Page last updated at 16:16 GMT, Wednesday, 3 February 2010

Economists call for tighter budget squeeze

Weak consumer spending will hinder growth, says the IFS

An extra £13bn in tax rises or spending cuts is needed by 2015-16, according to a respected think tank.

The Institute for Fiscal Studies (IFS) said the funds are needed for the government to reassure investors it is committed to repairing public finances.

However, it cautions against any extra budget tightening in 2010, because of the fragile state of the economy

The IFS predicts economic growth will be 2% a year over the next five years, lower than the Treasury's suggested 3%.

It is also forecasting that weak consumer spending and a muted rebound in capital investment will hinder economic growth.

The big message from the IFS is that the future performance of the economy is going to have a far greater impact on the public finances than the political affiliation of the party in power
Stephanie Flanders, BBC economics editor

Another report, by the National Institute of Economic and Social Research (NIESR) said tighter spending controls will be needed if the government is to halve the budget deficit over the next four years.

It said the current government spending plans would not go far enough.

"Plans for fiscal consolidation will not be sufficient to start bringing down net public debt as a share of GDP by the middle of this decade, as the Treasury expects. Instead it will carry on rising," the report said.

"Additional retrenchment will be needed, through either extra spending cuts or further tax increases or a mixture of both."


According to the IFS's "Green Budget", whoever forms the government after the general election will need to improve public finances by a greater amount than that set out in the pre-Budget report.

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NIESR predicts unemployment could reach almost 3 million in 2011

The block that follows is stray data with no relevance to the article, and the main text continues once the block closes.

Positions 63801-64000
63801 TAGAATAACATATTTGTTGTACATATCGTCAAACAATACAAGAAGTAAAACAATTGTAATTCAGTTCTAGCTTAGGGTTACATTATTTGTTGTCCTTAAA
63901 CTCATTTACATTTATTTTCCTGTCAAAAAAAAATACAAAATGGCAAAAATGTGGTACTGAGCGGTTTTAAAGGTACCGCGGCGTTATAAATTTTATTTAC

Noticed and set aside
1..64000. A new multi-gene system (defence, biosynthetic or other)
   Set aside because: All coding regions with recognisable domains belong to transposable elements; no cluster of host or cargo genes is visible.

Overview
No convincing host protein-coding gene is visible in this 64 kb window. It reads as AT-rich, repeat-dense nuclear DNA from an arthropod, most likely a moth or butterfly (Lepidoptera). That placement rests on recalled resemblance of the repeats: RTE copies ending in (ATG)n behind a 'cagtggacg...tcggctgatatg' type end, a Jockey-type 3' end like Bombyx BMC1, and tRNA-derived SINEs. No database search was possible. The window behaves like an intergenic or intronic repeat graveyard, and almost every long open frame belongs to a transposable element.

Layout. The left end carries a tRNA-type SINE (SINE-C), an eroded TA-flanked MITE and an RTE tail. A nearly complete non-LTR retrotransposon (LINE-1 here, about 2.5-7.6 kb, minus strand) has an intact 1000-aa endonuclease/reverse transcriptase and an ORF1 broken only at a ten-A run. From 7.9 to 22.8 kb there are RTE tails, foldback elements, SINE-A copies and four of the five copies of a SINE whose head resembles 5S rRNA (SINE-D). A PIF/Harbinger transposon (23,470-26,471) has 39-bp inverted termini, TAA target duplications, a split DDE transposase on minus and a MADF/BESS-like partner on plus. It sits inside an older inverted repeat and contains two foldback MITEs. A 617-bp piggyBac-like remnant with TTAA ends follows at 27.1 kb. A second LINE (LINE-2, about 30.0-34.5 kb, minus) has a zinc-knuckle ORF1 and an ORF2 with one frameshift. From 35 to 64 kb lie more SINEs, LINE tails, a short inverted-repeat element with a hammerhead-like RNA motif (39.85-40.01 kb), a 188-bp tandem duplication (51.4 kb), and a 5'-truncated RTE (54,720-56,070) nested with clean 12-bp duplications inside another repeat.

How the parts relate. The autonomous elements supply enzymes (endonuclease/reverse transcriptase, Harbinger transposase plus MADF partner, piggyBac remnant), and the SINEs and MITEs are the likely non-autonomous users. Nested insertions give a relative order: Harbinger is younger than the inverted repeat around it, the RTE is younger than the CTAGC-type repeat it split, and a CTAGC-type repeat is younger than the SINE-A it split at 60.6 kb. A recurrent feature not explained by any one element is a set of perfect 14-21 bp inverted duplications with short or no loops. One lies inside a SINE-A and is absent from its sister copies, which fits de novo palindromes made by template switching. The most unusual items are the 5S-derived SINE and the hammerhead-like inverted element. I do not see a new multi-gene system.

It says the government should aim for fiscal tightening of 5% of national income, or £70bn, by 2015-16, as opposed to the 4.1% planned.

The report said the Treasury has underestimated the structural damage to public finances and that investors need to be reassured that they will be repaired promptly.

The BBC's economics editor Stephanie Flanders said the big message from the IFS was that the future performance of the economy was going to have a far greater impact on the public finances than the political affiliation of the party in power.

In its report NIESR predicted unemployment would peak at 2.9 million in the third quarter of 2011.

"Unemployment has risen by less than seemed likely given the severity of the downturn. But employment has fallen by more than expected once we take account of the adjustment of real wages and average hours worked," said NIESR.

The UK economy emerged from recession in the last three months of 2009, with weaker-than-expected growth of 0.1%.

NIESR said growth should accelerate in the coming months, with the economy expanding by 1.1% in 2010 and 2.0% in 2011.

However, it warned the recovery would be dependent on exports, with consumer spending likely to fall by 0.3% this year.

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